Peroneal Tendinopathy

Peroneal Tendinopathy

Article by John Miller

What is Peroneal Tendinopathy?

Peroneal Tendonitis

Peroneal tendonitis is the often-used term for peroneal tendinopathy. Peroneal tendinopathy is a condition characterised by structural changes of the peroneal tendon in response to load. Contrary to popular belief, it is not an inflammatory condition. Swelling is present due to irritation of the tendon and surrounding structures. However, it is not a crucial aspect of the injury. This lack of inflammation is why health practitioners refer to peroneal tendonitis as the more accurate term: peroneal tendinopathy.

More info about tendinopathy.

Peroneal tendon injuries are usually due to increased loads and overuse of the peroneal muscles. Over time, the tendon thickens to manage the increase in a tensile load more effectively. Minor structural changes are reversible and often respond well to physiotherapy management.

What are the Peroneal Muscles?

The peroneal muscles are on the outside of your lower leg. They turn the foot out and provide stability to the ankle during weight-bearing. The peroneal tendons wrap around the lateral malleolus (the bony lump on the outer ankle) and attach to different areas on your foot. Every time the peroneal muscles contract, tension is placed on the tendons.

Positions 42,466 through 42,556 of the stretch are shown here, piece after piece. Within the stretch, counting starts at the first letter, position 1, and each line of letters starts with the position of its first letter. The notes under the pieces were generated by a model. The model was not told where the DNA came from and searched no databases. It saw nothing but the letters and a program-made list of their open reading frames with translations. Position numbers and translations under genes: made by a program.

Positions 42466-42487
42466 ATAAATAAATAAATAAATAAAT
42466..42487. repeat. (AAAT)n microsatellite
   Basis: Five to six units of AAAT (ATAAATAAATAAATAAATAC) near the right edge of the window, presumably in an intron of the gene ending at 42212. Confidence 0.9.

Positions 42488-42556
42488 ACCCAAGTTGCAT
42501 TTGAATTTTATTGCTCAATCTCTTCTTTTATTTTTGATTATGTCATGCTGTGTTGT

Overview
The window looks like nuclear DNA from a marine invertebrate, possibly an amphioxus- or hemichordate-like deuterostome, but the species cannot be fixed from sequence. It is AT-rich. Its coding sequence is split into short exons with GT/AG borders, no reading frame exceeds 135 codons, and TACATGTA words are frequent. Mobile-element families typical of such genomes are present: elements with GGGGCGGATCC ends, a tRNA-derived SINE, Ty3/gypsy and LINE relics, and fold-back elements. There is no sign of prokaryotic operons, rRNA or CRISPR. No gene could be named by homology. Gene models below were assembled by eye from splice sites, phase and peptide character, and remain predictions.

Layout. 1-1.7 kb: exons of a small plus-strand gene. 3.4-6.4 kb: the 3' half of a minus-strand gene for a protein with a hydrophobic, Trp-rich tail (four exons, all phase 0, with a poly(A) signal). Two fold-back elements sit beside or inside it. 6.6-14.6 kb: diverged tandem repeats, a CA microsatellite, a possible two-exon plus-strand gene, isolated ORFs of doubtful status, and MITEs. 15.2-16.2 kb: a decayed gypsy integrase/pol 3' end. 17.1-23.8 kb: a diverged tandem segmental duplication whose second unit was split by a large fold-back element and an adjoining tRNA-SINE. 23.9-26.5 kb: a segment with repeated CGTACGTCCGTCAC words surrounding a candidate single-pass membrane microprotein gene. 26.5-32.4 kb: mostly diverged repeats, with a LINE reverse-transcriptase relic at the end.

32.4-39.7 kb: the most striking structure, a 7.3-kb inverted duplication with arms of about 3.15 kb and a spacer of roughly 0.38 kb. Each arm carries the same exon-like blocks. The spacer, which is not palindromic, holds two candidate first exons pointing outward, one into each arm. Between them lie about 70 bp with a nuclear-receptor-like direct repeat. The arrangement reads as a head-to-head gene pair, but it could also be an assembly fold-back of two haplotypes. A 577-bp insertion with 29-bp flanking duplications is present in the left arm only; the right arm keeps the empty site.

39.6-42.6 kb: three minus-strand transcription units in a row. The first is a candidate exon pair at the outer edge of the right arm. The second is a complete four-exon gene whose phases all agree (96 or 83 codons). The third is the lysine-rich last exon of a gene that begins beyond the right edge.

What Causes Peroneal Tendinopathy?


Many different factors can cause peroneal tendonitis, including

  • A sudden increase in weight-bearing activities, mainly walking, running or jumping.
  • Inadequate or unsupportive footwear
  • Muscle imbalances of the lower limb
  • Poor lower limb biomechanics
  • Incomplete rehabilitation following an acute ankle injury, such as an ankle sprain

What are the Symptoms of Peroneal Tendinopathy?

People with peroneal tendinopathy may experience:

  • Gradual worsening pain over the outside of the ankle
  • Pain during or after weight-bearing activities.
  • Pain with turning the foot in or out
  • Instability around the ankle when weight bearing

How is Peroneal Tendinopathy Diagnosed?